In late 1955, Matty Fox acquired TV rights to the RKO film library on behalf of C & C Television Corporation, a division of Cantrell and Cochrane (C & C Soda). C & C owned the short subjects outright, but didn't own theatrical rights to the features in the U.S. and Canada. C & C could not broadcast the films in markets where General Teleradio, the owners of RKO, owned stations.
C & C Television removed all traces of RKO from the films and introduced the name Movie Time USA. The films were provided free of charge or for a nominal fee in return for free advertising time. In other words, the point was to sell soda.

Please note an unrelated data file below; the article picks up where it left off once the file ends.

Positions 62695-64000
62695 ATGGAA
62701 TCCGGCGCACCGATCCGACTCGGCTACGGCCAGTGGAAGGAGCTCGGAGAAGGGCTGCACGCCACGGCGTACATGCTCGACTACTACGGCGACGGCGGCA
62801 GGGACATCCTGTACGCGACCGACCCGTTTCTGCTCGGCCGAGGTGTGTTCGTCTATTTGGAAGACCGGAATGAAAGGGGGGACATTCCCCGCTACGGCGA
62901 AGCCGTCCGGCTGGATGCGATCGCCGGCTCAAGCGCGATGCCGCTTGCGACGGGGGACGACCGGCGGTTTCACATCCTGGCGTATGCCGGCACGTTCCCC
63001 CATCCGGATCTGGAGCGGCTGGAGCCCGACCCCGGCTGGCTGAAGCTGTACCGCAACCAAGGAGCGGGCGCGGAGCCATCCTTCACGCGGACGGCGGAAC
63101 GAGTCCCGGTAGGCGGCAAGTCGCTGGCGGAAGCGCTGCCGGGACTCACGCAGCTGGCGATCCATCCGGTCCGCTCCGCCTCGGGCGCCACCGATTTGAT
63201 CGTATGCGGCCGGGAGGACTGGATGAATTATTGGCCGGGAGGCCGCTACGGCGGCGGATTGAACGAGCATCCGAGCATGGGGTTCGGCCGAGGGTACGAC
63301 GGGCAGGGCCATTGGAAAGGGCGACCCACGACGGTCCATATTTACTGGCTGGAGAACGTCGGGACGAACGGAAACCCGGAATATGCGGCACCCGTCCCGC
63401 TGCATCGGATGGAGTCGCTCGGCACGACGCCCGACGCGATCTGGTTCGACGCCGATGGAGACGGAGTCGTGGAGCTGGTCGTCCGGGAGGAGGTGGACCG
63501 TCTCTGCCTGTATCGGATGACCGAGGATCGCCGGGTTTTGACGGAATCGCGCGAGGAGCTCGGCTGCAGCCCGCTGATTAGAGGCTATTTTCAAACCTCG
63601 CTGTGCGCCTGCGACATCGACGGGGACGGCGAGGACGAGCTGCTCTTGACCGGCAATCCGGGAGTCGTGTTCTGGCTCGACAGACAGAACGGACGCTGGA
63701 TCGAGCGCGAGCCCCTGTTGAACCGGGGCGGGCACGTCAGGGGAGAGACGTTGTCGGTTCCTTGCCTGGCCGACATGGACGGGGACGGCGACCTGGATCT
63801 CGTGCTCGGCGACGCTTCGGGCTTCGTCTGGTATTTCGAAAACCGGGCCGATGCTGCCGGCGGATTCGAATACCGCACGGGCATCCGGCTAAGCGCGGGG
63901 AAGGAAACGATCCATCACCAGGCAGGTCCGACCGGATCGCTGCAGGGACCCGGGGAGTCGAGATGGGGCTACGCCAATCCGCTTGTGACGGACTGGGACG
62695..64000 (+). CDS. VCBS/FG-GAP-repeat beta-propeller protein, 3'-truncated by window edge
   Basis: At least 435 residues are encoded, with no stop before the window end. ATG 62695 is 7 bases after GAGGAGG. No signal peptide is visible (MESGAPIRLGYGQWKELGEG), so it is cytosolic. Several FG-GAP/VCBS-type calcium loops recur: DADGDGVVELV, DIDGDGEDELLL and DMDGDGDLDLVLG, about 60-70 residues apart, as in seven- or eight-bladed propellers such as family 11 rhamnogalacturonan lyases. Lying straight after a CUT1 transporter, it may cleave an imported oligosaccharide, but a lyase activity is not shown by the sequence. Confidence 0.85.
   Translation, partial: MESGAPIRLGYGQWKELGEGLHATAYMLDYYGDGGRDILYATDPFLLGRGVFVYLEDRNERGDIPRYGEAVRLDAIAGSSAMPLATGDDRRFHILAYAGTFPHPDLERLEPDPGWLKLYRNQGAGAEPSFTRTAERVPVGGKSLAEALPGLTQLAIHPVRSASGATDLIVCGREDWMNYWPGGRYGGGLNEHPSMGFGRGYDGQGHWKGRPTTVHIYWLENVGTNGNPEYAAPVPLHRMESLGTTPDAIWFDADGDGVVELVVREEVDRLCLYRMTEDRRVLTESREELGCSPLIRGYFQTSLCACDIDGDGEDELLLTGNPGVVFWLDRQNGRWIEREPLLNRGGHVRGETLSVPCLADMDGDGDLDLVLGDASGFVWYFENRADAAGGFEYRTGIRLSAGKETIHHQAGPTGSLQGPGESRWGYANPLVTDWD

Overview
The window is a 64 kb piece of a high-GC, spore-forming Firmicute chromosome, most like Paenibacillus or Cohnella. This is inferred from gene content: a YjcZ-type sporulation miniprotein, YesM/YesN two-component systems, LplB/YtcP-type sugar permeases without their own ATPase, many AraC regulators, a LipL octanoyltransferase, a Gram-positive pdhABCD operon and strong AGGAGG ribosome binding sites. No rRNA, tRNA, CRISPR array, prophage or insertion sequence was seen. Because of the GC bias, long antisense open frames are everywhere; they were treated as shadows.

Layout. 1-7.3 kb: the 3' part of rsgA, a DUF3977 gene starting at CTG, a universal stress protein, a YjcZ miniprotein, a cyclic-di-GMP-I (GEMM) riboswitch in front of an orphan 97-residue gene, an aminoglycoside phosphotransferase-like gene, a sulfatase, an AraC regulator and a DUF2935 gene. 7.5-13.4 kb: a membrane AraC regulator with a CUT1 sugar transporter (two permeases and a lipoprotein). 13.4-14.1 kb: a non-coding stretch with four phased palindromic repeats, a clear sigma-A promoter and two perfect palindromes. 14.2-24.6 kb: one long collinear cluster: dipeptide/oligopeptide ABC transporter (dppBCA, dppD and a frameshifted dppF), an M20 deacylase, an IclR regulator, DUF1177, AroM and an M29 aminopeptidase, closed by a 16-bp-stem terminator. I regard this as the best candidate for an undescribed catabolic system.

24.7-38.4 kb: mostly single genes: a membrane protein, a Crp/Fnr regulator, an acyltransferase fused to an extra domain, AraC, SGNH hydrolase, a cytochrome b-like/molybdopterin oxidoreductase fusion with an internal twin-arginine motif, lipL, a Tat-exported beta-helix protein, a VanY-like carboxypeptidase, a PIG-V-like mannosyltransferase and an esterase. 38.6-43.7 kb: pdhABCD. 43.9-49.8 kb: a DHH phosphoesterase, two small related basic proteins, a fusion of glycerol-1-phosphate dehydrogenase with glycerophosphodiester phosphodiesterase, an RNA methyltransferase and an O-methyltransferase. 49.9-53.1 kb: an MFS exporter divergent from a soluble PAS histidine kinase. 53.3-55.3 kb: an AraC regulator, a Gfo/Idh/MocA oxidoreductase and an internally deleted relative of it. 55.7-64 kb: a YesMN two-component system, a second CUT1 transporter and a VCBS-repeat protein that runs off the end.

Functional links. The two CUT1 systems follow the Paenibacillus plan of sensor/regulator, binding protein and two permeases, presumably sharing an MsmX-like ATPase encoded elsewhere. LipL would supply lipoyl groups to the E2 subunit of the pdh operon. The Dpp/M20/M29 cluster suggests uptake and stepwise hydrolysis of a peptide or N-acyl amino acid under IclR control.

C & C was reformed in June 1958 as Television Industries, Inc. In May 1966, the company changed names again to Trans-Beacon Corporation. The company went bankrupt in 1971. The library of RKO films was auctioned off to United Artists.
Common Stock, issued in the 1960’s
Printed by Corpex-Wolberg, New York
8” (h) x 12” (w)
This certificate has vertical fold lines, punch hole cancels in the signature areas and body and some toning from age.